Why you should give role-playing games a chance
When you hear about role-playing games like Dungeons & Dragons, what comes to mind? A basement of high school nerds, fingertips stained Cheeto-orange, drinking Mountain Dew with no social lives and six hours to spare on a make-believe battle? Or maybe this scene from Freaks & Geeks when James Franco’s edgy character reaches across the aisle and plays D&D with the not-so-cool kids?
If you had asked me a month ago, I would have had similar answers. But that was before my friend Jonathan approached me with a favor. He’s a game designer, and asked if I wanted to help test-play one of his new short story RPGs. [RPG stands for Role-Playing Game. If you thought Rocket-Propelled Grenade, you’re reading the wrong article but probably need a healthy social outlet, so keep reading.] The game was based on Wacky Racers, an obscure Hanna-Barbera cartoon that resembled a 1970’s hybrid of Cannonball Run and Space Ghost.
I’ve never played an RPG, but was big into theater in high school so playing a role wasn’t that farfetched. My husband is a reformed and repressed D&D gamer who jumped at the chance to play an RPG and not get made fun of (as much). Jonathan brought his girlfriend and after dinner, the four of us sat down to play.
The game-playing part was pretty simple. One person is the designated game master and that person’s job is to keep the story moving forward, while answering questions or concerns as they come up. The other people get to pick their character and once the adventure is underway, you play the game in character the entire time. This means making choices, engaging with others, and tackling challenges, all while working with the limitations of your character’s strengths and weaknesses. There are dice needed for important fighting situations, which I initially thought I wouldn’t like, but ended up being one of the more fun aspects of the game.
Jonathan’s goal in designing these games is simple: make RPGs more accessible. He understands the geek stereotype associated with these games and wants to broaden their appeal. Help the RPG grow up, if you will. By removing some of the trite and nerd-centric fantastical elements from story lines and shortening the playing time, he’s done just that.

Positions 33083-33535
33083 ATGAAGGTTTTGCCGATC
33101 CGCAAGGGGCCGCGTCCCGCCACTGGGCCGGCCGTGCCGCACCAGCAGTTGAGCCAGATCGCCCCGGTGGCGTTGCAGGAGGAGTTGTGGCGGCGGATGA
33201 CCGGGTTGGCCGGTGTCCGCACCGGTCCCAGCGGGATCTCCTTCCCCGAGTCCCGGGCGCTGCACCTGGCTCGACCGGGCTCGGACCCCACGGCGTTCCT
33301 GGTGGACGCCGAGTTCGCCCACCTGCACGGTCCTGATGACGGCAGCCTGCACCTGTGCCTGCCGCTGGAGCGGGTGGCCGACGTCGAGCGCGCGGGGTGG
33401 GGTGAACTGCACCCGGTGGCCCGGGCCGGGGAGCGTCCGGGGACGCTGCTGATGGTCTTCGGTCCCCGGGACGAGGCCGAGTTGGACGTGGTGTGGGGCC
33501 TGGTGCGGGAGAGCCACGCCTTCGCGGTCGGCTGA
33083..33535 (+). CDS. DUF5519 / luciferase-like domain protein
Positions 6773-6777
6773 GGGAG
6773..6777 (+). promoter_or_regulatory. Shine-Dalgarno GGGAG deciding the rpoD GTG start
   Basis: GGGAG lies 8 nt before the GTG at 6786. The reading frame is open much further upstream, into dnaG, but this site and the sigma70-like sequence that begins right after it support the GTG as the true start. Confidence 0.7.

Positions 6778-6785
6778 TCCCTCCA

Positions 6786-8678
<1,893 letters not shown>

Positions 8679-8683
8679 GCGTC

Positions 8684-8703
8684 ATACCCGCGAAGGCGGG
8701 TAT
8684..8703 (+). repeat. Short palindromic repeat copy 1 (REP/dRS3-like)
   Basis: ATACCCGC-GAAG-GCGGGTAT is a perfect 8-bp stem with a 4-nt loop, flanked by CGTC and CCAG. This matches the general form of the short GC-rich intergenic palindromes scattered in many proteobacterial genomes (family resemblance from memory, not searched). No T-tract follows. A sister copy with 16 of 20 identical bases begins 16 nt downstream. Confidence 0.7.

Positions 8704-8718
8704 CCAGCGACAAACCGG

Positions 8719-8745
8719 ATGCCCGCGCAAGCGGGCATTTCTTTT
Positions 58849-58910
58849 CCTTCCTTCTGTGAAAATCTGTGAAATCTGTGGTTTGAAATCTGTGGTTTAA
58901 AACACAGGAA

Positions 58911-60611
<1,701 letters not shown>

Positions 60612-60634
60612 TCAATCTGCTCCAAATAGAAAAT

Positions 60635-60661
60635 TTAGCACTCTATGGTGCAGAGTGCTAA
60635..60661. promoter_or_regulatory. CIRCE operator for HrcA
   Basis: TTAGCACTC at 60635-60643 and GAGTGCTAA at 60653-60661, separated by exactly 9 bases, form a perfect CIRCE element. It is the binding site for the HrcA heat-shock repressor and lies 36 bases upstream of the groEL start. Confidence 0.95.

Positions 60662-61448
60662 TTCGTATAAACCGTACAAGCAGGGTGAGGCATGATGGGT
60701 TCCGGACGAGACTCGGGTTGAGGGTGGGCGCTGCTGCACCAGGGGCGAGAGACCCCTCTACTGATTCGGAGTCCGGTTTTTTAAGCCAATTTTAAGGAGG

Spoiler alert: it was awesome. We had a lot of fun creating something together and the entire game clocked in at just under two hours. Jonathan proved to be an amazing game master, leading us, giving us hints and moving the game forward with enthusiasm.
In addition to spending time with one another (especially time not shouting to be heard in a bar), there were other benefits to playing the RPG:
Storytelling with friends: Laughter and improv make for a good night of entertainment. The fact that you’re doing it yourself and not simply watching someone else do it is clutch. Plus, research shows that storytelling increases empathy and is good for your brain.
Playing a part: You could say that all of grown-up life is playing a part, but at least in the RPG, it’s literally and actively encouraged and you can be honest about it. Relish the chance to be someone else for the night. My husband may have even added a jaunty hat and British punk-rock accent into the mix.
Encouraging engagement: It’s easy to rely on digital means of staying in touch with friends but when it comes to face-to-face interaction, nothing beats the real thing. Getting together in the same space without the use of screens to make game magic happen is one of those gatherings that you’ll always remember.
Fostering creativity: Get those creative juices flowing with your friends. Try new foods, ales, and cocktails that accentuate the game’s theme. Play the role and dress up as you like! Who knows what your new found creative super-powers will allow you to accomplish? Since playing this game, I’ve been inspired by the genre to write a short story for Jonathan.
Solving problems together: How often, in real life, do you get to have an adventure with friends? One that strictly involves a fictional gold heist, heroic triumph, jail-time, or even bodily injury? RPGs allow you to work with your friends to complete a mission or quest, and that’s not an opportunity to be passed up.
Something different to do on a Saturday night: Let’s face it. The bar scene can get tired and expensive. And if you’re a certain age, you might be bored by such an environment. To save some money and switch up your social calendar, consider staying in, getting rowdy at home, and playing a game.
Totally levels up your geek cred: It’s super cool to be a geek right now and with all that newfound empathy, you might find yourself relating better to those geeks in your life.
If you’re looking to learn more, check out Short Story RPG . You don’t need much to get started, outside of the game framework, a few open-minded friends and someone’s living room. Don’t let yourself believe the outdated stereotypes associated with gaming. It’s a whole new way of playing and you might just be missing out on your newest obsession.